Tonight North Texas had a hard time wrapping up the QB, defending a scrambling QB, and getting off the field on 3rd down. While these things are all areas in which to improve, this is week 9 and that is how NT has played all season. By this point, expecting them to play differently is expecting a chair to not be a chair anymore. This defense is what it is — attacking, prone to allowing big plays, bad on third down, and decent enough in coverage except against truly talented/speedy WRs.

That said, the penalties (that were deserved) did them no favors. Chad Davis subbed in for the injured Eric Jenkins, broke up a pass, and earned an unsportsmanlike penalty for taunting him to his face. Let us set aside the discussion on over celebrating by defensive backs and simply note that doing anything in an opponent’s face is going to earn a penalty.

Still, on some level even these penalties were to be expected. As far back as the Rice game, NT displayed their penchant for helping the opponent by committing untimely penalties.

We can point to the run game being gashed, but part of that was those big throws early opening that up. It also did not help that the starting corner was hurt, and that McClain was ejected. La Tech was moving the ball well anyway, but the leading tackler was gone. NT is a bend but-don’t-break defense that got broken.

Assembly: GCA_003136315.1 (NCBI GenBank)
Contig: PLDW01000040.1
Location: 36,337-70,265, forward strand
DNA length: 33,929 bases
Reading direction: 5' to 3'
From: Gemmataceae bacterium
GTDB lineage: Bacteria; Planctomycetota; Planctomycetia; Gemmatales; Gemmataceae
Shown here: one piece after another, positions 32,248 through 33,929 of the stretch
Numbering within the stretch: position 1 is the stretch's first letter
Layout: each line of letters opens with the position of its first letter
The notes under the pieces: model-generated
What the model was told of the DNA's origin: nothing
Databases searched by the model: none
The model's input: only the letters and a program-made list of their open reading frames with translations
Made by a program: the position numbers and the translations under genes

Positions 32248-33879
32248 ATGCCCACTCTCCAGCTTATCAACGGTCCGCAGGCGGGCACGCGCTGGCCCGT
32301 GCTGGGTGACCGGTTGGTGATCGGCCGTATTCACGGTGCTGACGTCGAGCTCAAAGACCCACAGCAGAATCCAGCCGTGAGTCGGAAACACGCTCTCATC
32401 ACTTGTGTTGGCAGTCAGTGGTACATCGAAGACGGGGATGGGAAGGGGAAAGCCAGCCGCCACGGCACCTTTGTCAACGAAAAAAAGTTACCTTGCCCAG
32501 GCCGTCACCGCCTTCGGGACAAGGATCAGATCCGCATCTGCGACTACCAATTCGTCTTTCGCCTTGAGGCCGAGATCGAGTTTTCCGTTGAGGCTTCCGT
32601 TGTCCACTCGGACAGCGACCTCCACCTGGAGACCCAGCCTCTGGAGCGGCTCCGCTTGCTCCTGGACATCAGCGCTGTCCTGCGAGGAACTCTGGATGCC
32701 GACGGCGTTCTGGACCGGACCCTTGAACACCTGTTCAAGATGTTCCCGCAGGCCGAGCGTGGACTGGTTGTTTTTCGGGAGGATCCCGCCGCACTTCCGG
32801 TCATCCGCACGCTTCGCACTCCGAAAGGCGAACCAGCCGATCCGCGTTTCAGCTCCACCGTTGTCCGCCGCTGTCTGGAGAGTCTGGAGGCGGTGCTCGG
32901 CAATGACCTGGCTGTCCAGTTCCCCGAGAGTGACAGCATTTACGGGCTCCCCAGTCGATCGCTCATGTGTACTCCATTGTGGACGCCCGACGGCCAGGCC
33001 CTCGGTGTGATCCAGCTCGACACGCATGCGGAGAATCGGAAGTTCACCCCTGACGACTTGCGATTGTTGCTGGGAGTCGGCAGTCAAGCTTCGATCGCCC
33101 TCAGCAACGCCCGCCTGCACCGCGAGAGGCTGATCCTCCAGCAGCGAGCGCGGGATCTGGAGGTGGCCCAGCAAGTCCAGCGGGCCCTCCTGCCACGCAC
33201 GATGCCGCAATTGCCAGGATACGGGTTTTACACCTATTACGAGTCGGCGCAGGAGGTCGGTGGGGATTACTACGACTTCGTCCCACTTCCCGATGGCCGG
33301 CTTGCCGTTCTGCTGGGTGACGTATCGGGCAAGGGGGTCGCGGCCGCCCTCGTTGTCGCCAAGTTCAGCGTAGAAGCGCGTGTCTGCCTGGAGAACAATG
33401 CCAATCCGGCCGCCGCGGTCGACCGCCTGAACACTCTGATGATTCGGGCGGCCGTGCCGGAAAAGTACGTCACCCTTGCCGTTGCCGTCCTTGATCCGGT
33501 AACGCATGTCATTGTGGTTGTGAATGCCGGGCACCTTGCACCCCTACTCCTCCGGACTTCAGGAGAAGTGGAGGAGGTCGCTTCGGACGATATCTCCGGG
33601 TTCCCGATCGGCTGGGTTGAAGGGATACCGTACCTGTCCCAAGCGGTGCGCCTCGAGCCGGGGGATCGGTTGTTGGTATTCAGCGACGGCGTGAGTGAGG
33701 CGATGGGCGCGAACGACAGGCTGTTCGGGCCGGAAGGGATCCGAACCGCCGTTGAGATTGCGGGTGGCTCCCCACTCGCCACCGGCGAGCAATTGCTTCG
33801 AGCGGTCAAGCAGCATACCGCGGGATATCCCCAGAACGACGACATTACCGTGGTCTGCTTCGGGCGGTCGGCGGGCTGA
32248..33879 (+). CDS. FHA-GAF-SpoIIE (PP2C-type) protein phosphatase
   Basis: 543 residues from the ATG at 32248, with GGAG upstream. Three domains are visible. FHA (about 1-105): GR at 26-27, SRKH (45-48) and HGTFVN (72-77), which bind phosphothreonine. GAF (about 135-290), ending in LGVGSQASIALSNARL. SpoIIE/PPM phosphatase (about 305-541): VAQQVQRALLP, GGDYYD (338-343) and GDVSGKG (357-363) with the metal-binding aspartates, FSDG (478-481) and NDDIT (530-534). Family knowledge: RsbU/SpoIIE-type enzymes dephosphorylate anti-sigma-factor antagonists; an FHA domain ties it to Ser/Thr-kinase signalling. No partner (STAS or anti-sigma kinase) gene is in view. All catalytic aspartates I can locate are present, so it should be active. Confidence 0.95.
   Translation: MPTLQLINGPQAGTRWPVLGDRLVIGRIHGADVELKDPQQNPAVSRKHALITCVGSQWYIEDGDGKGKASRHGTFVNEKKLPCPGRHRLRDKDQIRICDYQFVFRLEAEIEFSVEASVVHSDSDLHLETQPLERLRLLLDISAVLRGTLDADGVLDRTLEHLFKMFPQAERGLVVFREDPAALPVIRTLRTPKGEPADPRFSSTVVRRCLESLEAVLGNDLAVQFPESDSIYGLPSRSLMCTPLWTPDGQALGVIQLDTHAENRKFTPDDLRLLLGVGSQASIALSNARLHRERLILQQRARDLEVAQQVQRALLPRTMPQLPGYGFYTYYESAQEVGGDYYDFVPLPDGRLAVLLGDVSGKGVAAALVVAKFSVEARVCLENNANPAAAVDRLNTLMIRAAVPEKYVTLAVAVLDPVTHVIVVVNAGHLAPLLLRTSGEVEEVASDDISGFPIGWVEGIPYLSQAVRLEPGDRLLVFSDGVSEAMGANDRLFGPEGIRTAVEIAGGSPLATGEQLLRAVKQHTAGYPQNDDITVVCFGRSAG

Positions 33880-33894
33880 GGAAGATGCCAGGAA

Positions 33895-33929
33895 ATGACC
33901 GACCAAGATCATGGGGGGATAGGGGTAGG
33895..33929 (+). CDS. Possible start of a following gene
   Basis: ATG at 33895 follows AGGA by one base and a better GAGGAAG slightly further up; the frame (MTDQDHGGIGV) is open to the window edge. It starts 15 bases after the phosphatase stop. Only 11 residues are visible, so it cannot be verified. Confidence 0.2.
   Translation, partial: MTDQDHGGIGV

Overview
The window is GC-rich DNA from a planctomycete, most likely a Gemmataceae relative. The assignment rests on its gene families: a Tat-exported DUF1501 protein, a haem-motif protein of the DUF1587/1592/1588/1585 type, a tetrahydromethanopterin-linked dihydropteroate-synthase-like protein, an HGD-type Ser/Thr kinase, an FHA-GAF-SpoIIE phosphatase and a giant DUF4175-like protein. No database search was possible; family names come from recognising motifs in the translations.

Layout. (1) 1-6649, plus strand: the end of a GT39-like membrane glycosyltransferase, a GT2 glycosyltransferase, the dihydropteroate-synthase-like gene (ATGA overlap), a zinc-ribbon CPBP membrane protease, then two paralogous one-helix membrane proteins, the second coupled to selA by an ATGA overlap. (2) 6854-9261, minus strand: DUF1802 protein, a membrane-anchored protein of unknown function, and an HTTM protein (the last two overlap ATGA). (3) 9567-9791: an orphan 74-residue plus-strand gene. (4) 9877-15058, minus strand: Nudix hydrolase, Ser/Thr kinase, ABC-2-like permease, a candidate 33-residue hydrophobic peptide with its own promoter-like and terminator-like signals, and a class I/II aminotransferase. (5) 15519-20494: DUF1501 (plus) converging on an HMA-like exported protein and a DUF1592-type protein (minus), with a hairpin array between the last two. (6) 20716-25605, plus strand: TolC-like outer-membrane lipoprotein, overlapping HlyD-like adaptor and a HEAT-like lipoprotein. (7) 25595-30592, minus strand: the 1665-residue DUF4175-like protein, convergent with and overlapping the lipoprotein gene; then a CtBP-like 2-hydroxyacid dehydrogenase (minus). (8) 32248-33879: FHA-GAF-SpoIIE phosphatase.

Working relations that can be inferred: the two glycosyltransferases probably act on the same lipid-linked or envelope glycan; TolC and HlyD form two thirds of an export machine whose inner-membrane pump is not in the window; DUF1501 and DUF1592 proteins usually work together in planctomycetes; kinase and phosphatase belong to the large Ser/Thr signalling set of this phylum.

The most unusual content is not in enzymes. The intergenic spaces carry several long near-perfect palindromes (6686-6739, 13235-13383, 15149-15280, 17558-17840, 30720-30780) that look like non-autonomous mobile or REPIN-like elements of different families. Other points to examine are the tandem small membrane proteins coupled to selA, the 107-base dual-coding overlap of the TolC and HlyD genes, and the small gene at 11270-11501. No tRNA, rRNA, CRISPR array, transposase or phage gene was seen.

Against this Bulldog team, the best hope was controlling the clock, scoring, and getting some turnovers. For the fist half, NT was able to score with them nearly every time. Graham Harrell called a good game that was built on the threat of getting Jeff Wilson the ball on the swing pass in space. He finished with 127 total yards on 20 touches and a score. The problem was the bag of tricks only went so deep.